Warren's reason for rejecting the offer was explained as "personal reasons", apparently a desire not to take a job that would keep her away from her husband and family in Philadelphia.

But the timing of her decision is interesting, since it occurred on the same day (i.e., April 15, 1993) the "women of color" hoax letter was reported in The Harvard Crimson.

HLS allowed Warren two years to reconsider, and as it turned out to give Harvard some time to make her appointment seem more credible as a pro-diversity hiring decision.

Elizabeth Warren, criticized by HLS students in February, 1993 as a "right of center" white woman, somehow became featured in the Spring 1993 Harvard Women's Law Journal (HWLJ), as one of over 200 "women of color" in "legal academia". Clearly, the message had gotten communicated to Warren and to Harvard that being "a woman while white" was insufficiently politically correct.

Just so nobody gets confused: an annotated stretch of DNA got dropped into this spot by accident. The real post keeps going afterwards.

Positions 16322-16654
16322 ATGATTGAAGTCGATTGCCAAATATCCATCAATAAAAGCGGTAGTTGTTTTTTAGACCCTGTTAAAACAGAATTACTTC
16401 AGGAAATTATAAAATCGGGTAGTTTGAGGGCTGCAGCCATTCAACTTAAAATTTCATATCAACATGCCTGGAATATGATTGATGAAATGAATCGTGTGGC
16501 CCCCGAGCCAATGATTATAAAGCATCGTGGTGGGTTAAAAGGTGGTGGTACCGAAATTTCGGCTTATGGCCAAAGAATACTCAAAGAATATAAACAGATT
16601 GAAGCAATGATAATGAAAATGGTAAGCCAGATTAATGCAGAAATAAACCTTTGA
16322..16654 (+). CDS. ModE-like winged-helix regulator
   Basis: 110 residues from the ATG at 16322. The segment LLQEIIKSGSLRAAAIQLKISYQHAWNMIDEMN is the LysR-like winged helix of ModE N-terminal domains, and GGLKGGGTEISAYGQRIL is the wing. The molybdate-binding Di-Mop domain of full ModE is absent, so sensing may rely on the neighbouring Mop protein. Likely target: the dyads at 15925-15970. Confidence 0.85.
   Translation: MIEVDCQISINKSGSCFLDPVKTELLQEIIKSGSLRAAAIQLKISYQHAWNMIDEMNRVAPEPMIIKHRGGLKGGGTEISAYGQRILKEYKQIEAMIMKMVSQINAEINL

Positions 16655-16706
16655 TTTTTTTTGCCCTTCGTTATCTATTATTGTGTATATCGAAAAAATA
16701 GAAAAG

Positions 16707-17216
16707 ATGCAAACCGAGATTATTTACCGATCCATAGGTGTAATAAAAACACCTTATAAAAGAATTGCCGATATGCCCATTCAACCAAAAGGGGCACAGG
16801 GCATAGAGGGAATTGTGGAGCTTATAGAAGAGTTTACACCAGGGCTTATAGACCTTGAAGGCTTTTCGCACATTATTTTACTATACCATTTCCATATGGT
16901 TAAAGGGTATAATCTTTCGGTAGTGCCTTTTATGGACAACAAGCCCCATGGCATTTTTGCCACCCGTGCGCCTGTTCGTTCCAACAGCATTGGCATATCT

While Warren had for a number of years been listing herself as a Native American at UPenn, suddenly, in early 1993, the need to validate her minority status at Harvard as Native American gained more urgency. Warren had to be aware that the critique of herself as only a white woman—in other words a less prestigious and useful diversity hire—could be damaging to her career.

It is at this point, if not much earlier, that one might have expected a person seeking a true validation of her minority status to contact recognized Cherokee tribes. But Warren did not do this. In fact, she did not need to do this, since the validation offered by academic institutions such as Harvard and their publications was all Warren needed to be a professionally established minority.